Buddy System Has Basic Flaws

Since the very first scuba certifications were offered back in the Stone Age, teaching new divers the sanctity and infallibility of the buddy system has been mandatory fare. The message is that the buddy system is proven safe and one must dive in buddy pairs if one wishes to dive safely. But there are several logical flaws to this absolute rule.

Unfortunately, as equipment and training have evolved, the buddy system has become a crutch for many divers, rather than the safety net it was designed to be.

To begin with, the overarching assumption is that both divers are well matched in experience and orientation, and equally capable of helping each other. Sadly, this is rarely the case when one dives with a randomly assigned buddy, and the usual outcome is that the more experienced diver acts as an unpaid instructor for their less experienced dive mate. This constitutes a wonderful bonus for the new diver, but in the event of a real emergency, the inexperienced diver probably cannot offer appropriate assistance to his more experienced buddy without compromising his safety as well as that of his stricken buddy.

Another point to consider, given the cost of charters, price of gas driving to and from the dive site, lunch, and a nitrox fill, is that if experienced divers take their responsibilities in the random buddy sweepstakes seriously, their dive is unlikely to be the recreational experience they signed up for. Essentially, the more experienced buddy is paying for the privilege of coaching a perfect stranger, and probably doing so for no thanks at all.

The second flaw in the buddy pair logic is that the ONLY perfect team is two people and this configuration is easy for newbie divers to work within right from dive one. This is simply untrue. A two-person team IS one of many configurations that CAN work, but it is not intuitive to a newbie diver and requires skills that are by no means innate and that are seldom drilled thoroughly enough to stick in today’s diver-training classes.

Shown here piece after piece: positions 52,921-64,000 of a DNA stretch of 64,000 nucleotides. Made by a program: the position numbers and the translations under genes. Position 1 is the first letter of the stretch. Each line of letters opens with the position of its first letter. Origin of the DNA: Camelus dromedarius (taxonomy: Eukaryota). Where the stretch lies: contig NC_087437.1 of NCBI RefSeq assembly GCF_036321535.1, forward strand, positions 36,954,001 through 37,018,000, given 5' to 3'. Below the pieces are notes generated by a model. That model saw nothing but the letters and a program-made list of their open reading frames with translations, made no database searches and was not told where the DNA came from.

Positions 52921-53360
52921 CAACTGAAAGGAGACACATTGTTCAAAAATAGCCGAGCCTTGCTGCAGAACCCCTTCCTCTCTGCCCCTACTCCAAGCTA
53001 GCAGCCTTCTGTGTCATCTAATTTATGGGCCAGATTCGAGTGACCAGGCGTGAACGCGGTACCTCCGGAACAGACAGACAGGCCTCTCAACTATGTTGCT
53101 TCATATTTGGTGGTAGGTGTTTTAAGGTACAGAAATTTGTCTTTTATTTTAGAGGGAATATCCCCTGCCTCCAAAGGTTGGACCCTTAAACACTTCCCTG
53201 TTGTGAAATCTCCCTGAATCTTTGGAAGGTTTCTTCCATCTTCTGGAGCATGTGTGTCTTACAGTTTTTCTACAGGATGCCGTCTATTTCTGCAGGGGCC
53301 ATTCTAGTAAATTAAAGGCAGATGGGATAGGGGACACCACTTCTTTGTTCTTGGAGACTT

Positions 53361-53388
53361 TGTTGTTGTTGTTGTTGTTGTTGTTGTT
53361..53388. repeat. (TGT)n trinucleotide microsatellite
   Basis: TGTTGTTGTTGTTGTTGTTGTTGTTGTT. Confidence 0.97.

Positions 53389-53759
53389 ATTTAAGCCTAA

Technical divers whose exposures are typically longer, deeper, and altogether more complex than a traditional recreational dive find that the optimal size for a dive team is three people or more, they refer to this as having redundant buddies and the benefits of this team configuration in real emergencies are legion. However, effective communications in multi-person technical teams requires that each team member enjoys a degree of awareness that allows them to expand their attention to things more than an arm's length beyond their body - the typical attention zone for many divers untrained in this type of diving. Each team member is also a capable and self-sufficient diver who would be able to complete the dive on a contingency plan without relying on any of those buddies if something separates them. In short, they have taken the time to develop and perfect skills that counter the most common instances of equipment failure and operational "malfunctions." Well-trained solo divers do the same thing.

Early dive training programs adopted the idea of a two-person buddy system because it made a lot of sense at the time since scuba gear was far less reliable then than it is today, and things like SPGs and BCDs were concepts for a future generation of divers. However, those pioneer divers were taught to be self-sufficient. Courses were tougher and more focused on water skills than today's typical certification class.

Buddy System Has Basic Flaws
Solo Diving and Risk Management
Solo Divers Make Better Buddies
When Not to Dive Solo